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Abstract: Case Reports |

STRONGYLOIDIASIS COMPLICATING IMMUNOSUPPRESSIVE THERAPY FOR ANCA-ASSOCIATED VASCULITIS FREE TO VIEW

Chad I. Case, MD*; Donald H. Loebl, MD; Joseph B. Barney, MD; Keith M. Wille, MD, FCCP
Author and Funding Information

University of Alabama at Birmingham, Birmingham, AL


Chest


Chest. 2007;132(4_MeetingAbstracts):698a-699. doi:10.1378/chest.132.4_MeetingAbstracts.698a
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INTRODUCTION:Strongyloidiasis results from infection with Strongyloides stercoralis. Manifestations of infection can range from asymptomatic eosinophilia in the immunocompetent host to disseminated disease with sepsis when immunocompromise is present. We report a case of Strongyloidiasis following immunosuppression for a C-ANCA associated vasculitis.

CASE PRESENTATION:A 65-year-old white female with a complex medical history was admitted for evaluation of nausea, vomiting, abdominal pain, lethargy, and dyspnea. Three months prior to admission, she presented with a headache and an elevated ESR. A temporal artery biopsy was performed and consistent with temporal arteritis. Prednisone 60mg daily was initiated. Two months prior to admission and while on high-dose prednisone, she developed massive hemoptysis with acute respiratory failure. Bronchoalveolar lavage suggested diffuse alveolar hemorrhage, but surgical lung biopsy showed only recent hemorrhage and no evidence of vasculitis. Serologic testing, however, revealed a positive C-ANCA at a 1:320 titer and positive PR3. Renal biopsy was considered but ultimately not pursued, as serum creatinine was normal and no active urine sediment was observed. A diagnosis of C-ANCA associated pauci-immune systemic vasculitis was made, and cyclophosphamide was initiated with prednisone. Her ICU and hospital course were prolonged, but she gradually improved and was discharged to a skilled nursing facility. After five days at this facility, however, she developed the abdominal and respiratory symptoms outlined above and returned for further evaluation.Within 12 hours of this admission, she developed rapidly progressive hypoxemic respiratory failure requiring mechanical ventilation, fever, and hypotension. Eosinophilia of 12% was noted, and her chest radiograph showed diffuse opacities bilaterally. She received broad-spectrum antibiotics, and diagnostic bronchoscopy was performed. Both BAL and transbronchial biopsies demonstrated Strongyloides stercoralis and were characteristic of the infectious stage of the organism’s life cycle. She received anti-parasitic therapy with Albendazole, but did not clinically improve. Multi-organ dysfunction ensued, and a decision to withdraw care was ultimately made by her family.

DISCUSSIONS:Strongyloides is endemic in tropical and subtropical regions but may also occur in more temperate climates. The highest rates of infection in the United States are in Appalachia and the Southeast, in immigrants from endemic areas, and in those with occupational exposures in endemic areas. In contrast to other helminthic parasites, S. stercoralis can complete its life cycle entirely within a human host, thereby allowing for a significant rise in the worm burden through the process of autoinfection. While autoinfection is usually contained by an intact immune response, organisms may still persist for decades and cause clinical manifestations long after the initial infection. Most infected patients do not experience prominent symptoms. Common manifestations include waxing and waning cutaneous, gastrointestinal, or pulmonary symptoms. Eosinophilia in the absence of symptoms may also occur. In patients with depressed cell-mediated immunity (CMI), autoinfection may lead to potentially fatal hyperinfection with disseminated disease. This hyperinfection syndrome, resulting from massive systemic dissemination of filariform larvae, may be characterized by fever, nausea, vomiting, abdominal pain, dyspnea, cough, and hemoptysis. In severe cases, shock and organ dysfunction can occur. The likelihood of developing the hyperinfection syndrome is increased if CMI is impaired by underlying malignancy, malnutrition, alcoholism, transplantation, or administration of corticosteroids or cytotoxic drugs. Therefore, it is important to detect and eradicate Strongyloides prior to the initiation of immunosuppressive therapy.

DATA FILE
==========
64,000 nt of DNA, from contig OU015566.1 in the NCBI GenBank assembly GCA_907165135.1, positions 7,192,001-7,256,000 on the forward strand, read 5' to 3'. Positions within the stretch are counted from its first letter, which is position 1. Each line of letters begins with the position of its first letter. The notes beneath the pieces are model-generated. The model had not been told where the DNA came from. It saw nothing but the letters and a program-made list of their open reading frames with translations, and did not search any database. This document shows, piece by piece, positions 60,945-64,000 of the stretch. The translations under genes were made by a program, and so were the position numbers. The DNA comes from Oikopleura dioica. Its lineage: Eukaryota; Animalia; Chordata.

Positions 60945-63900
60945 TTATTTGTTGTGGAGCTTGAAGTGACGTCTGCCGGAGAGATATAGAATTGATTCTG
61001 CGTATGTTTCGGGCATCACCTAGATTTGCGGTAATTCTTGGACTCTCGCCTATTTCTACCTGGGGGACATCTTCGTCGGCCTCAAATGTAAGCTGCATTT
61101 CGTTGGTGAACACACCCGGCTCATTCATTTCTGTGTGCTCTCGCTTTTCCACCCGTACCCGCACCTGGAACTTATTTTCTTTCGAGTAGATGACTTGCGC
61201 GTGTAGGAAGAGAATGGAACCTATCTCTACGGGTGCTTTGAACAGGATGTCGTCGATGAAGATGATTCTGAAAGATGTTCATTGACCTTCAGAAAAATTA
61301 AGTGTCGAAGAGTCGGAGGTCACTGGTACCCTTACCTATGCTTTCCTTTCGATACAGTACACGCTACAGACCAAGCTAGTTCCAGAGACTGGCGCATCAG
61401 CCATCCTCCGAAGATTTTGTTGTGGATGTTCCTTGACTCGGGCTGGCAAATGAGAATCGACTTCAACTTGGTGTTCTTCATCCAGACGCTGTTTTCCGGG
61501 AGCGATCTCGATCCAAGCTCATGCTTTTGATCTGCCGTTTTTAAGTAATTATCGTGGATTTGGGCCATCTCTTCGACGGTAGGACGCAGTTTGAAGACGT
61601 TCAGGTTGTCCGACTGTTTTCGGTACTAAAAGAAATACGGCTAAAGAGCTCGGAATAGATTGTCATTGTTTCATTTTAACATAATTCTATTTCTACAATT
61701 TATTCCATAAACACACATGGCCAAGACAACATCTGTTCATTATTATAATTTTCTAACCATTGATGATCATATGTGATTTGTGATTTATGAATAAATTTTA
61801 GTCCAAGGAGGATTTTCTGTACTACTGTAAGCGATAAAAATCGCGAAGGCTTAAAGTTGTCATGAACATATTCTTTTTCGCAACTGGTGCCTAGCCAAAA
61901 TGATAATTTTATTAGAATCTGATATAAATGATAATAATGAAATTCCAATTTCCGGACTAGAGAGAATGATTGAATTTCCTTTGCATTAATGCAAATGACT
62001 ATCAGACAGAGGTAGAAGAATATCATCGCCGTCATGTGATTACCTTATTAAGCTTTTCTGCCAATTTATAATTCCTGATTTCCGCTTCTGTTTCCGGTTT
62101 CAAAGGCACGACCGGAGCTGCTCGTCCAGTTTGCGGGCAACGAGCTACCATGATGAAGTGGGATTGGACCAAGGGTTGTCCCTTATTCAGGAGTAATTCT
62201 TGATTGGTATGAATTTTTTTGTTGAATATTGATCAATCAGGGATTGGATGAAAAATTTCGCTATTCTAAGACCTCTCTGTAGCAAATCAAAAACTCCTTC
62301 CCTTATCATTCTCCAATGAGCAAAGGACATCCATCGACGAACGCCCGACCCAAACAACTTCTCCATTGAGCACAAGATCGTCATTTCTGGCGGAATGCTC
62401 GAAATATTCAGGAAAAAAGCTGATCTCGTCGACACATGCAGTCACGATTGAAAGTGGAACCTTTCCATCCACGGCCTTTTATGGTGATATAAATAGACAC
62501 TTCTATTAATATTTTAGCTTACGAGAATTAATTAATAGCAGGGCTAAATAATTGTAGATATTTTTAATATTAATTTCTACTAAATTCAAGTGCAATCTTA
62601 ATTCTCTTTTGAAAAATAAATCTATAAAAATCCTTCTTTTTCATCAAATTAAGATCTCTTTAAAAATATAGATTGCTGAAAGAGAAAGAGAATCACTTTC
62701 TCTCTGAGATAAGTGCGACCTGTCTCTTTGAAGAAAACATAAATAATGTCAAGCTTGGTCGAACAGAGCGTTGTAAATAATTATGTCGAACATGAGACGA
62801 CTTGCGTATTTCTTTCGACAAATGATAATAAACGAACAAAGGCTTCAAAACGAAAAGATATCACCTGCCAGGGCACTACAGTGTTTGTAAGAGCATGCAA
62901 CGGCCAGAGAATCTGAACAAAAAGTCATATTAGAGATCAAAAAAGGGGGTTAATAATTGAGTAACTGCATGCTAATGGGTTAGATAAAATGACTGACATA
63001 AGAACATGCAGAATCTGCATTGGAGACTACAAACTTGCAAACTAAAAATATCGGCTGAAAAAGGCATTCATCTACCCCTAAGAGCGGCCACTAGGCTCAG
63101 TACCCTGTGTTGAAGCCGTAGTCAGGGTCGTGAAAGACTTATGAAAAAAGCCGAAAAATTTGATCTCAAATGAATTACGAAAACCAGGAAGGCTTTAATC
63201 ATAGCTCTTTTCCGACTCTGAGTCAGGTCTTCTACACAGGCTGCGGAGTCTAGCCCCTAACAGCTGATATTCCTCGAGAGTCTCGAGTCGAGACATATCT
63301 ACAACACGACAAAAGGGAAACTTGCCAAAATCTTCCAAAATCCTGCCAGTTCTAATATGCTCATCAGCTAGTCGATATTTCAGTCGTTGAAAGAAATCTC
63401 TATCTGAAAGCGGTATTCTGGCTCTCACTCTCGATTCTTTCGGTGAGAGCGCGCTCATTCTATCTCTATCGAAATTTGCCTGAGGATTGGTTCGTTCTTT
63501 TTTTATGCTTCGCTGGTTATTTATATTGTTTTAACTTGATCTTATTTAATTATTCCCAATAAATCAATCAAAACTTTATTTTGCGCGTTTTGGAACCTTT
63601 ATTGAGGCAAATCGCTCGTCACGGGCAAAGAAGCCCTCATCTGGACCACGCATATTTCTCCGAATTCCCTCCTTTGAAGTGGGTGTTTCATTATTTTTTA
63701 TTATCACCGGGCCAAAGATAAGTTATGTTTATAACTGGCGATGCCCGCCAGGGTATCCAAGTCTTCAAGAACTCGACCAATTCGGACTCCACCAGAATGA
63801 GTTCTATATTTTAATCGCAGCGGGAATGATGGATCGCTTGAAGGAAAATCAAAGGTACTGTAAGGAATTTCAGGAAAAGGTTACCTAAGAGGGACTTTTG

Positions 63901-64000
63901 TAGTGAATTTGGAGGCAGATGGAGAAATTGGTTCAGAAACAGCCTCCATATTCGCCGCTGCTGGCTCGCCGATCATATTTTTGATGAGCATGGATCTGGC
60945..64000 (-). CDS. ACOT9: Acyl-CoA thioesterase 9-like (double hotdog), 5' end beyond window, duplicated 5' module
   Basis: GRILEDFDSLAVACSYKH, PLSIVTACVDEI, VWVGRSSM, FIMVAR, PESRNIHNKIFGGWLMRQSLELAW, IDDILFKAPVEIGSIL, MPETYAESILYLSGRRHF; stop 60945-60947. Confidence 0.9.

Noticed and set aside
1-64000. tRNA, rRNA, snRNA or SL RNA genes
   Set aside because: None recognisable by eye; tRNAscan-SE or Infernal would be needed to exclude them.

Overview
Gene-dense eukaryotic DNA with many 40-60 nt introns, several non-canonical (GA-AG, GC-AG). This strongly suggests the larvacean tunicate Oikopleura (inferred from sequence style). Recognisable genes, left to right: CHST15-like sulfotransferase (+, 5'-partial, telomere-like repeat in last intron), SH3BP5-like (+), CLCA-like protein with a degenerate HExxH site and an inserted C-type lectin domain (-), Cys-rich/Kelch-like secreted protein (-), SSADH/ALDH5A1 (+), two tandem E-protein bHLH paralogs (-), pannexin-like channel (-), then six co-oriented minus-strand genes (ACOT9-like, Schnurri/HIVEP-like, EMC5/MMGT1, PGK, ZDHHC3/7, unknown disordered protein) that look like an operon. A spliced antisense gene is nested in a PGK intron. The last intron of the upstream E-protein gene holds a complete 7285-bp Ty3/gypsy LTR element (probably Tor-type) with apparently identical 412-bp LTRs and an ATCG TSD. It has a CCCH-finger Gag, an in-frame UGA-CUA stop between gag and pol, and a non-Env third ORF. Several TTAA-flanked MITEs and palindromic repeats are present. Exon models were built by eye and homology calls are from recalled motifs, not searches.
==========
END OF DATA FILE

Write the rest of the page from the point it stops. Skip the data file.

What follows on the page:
CONCLUSION:Although uncommon, Strongyloidiasis should be considered in patients with unexplained eosinophilia, serpiginous skin lesions, or pulmonary or gastrointestinal symptoms, and excluded prior to initiating immunosuppressive therapy.

DISCLOSURE:Chad Case, No Financial Disclosure Information; No Product/Research Disclosure Information

Tuesday, October 23, 2007

4:15 PM - 5:45 PM

References

Keiser, PB, Nutman, TB. Strongyloides stercoralis in the immunocompromised population.Clin Microbiol REv2004;17:208. [CrossRef]
 
Siddiqui, AA, Genta, RM, Berk, SL. Strongyloidiasis.Chap 111 in Trop Infectious Diseases - Principles, Practices and Pathogens.Guerrant, RL, Walker, DH, Weller, PF (eds). Churchhill-Livingstone Elsevier, Philadelphia,2006. p.1274
 

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References

Keiser, PB, Nutman, TB. Strongyloides stercoralis in the immunocompromised population.Clin Microbiol REv2004;17:208. [CrossRef]
 
Siddiqui, AA, Genta, RM, Berk, SL. Strongyloidiasis.Chap 111 in Trop Infectious Diseases - Principles, Practices and Pathogens.Guerrant, RL, Walker, DH, Weller, PF (eds). Churchhill-Livingstone Elsevier, Philadelphia,2006. p.1274
 
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